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Between History and MythStories of Harald Fairhair and the Founding of the State$
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Bruce Lincoln

Print publication date: 2014

Print ISBN-13: 9780226140926

Published to Chicago Scholarship Online: January 2015

DOI: 10.7208/chicago/9780226141084.001.0001

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PRINTED FROM CHICAGO SCHOLARSHIP ONLINE (www.chicago.universitypressscholarship.com). (c) Copyright University of Chicago Press, 2021. All Rights Reserved. An individual user may print out a PDF of a single chapter of a monograph in CHSO for personal use.date: 28 September 2021

Conclusions

Conclusions

Chapter:
(p.104) 11 Conclusions
Source:
Between History and Myth
Author(s):

Bruce Lincoln

Publisher:
University of Chicago Press
DOI:10.7208/chicago/9780226141084.003.0011

This book has explored how stories of Harald Fairhair, who ruled as king of a unified Norway from the mid-870s, have been altered as they were told and retold by narrators of different statuses, nationalities, and interests over time. By considering medieval Scandinavian data, it has demonstrated how early variants of the story took the form of skaldic poems and oral traditions, each introducing novel characters, episodes, subplots, intertextual allusions, and subtextual suggestions for one purpose or another. In both Norway and Iceland, there are prose versions of Harald’s story that began to be written only in the twelfth century. One source, Fagrskinna, explicitly mentions Harald’s oath. It also sought to advance state interests by projecting the state’s ideal image of itself, its origins, essential purpose and nature.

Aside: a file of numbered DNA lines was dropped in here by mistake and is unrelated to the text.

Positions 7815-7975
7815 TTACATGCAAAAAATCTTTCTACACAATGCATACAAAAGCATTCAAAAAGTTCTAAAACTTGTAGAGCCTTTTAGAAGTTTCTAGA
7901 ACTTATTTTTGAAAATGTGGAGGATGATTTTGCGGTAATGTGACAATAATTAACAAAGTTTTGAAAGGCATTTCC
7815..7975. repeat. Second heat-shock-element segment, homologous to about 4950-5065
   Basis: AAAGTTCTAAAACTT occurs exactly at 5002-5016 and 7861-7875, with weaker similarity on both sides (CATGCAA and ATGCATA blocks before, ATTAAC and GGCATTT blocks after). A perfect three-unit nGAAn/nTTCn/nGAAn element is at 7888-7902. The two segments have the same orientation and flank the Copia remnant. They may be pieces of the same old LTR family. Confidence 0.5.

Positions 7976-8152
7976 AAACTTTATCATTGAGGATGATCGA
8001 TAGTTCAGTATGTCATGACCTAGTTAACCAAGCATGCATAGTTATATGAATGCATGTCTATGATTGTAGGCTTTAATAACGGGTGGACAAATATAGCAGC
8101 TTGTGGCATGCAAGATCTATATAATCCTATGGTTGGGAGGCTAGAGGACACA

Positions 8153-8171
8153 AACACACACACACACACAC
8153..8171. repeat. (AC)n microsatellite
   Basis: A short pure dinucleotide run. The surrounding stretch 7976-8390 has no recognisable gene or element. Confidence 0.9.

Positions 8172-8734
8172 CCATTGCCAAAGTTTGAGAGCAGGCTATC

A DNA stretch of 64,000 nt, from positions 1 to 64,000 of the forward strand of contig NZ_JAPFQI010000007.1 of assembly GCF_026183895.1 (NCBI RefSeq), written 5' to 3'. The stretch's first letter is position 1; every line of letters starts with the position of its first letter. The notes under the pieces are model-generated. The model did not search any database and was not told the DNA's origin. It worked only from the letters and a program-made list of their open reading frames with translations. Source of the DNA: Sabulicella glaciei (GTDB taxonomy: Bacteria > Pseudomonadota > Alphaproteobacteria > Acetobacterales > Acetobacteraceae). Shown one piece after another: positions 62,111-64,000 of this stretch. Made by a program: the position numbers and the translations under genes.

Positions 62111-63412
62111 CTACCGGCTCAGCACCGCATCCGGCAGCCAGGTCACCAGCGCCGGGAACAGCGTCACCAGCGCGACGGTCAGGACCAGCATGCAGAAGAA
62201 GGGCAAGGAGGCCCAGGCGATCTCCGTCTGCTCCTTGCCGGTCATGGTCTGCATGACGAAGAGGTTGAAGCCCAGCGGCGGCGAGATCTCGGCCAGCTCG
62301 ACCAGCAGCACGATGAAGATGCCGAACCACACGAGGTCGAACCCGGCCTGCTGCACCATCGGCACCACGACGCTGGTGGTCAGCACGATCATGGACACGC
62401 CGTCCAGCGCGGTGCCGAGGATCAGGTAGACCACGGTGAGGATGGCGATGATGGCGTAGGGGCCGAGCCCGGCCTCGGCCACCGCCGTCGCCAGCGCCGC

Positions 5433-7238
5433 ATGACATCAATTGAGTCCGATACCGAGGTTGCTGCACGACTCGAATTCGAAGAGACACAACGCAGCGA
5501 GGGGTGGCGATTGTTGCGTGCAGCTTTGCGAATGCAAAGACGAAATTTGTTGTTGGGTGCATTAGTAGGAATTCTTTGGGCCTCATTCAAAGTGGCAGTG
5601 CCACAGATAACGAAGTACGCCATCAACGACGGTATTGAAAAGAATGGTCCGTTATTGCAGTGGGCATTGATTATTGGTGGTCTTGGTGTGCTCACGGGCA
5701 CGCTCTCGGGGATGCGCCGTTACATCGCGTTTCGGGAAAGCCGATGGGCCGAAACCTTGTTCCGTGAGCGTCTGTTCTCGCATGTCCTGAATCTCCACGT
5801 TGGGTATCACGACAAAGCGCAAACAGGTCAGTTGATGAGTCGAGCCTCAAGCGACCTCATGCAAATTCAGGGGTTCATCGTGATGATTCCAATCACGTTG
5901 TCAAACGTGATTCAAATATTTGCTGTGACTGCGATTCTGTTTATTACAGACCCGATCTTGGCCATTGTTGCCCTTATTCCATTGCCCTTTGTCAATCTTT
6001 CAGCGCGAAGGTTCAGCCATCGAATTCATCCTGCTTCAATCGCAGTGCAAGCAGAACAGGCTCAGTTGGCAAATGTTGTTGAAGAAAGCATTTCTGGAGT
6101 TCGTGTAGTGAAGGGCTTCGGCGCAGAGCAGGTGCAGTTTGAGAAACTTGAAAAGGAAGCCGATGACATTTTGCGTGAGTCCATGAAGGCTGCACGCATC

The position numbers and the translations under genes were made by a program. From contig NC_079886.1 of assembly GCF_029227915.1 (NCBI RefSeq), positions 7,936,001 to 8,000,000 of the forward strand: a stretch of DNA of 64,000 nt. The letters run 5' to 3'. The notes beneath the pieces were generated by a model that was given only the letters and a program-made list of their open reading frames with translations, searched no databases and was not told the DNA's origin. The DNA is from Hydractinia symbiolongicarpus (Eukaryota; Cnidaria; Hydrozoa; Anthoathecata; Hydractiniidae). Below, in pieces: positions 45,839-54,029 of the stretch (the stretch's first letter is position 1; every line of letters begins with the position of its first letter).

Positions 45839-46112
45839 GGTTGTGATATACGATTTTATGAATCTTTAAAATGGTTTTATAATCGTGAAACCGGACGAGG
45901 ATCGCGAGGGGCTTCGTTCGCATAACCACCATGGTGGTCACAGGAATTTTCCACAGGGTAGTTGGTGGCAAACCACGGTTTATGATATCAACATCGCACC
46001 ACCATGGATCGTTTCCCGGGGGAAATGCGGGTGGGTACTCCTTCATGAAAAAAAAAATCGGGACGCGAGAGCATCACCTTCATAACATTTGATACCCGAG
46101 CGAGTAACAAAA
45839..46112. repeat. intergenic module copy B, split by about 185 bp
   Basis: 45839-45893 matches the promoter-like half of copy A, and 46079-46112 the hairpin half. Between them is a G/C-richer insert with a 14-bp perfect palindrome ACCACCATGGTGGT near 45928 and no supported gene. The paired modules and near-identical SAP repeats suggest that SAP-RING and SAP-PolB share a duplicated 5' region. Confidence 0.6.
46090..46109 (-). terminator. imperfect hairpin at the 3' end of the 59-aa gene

Keywords:   state, Harald Fairhair, king, Norway, skaldic poems, oral traditions, Iceland, Fagrskinna, oath, prose

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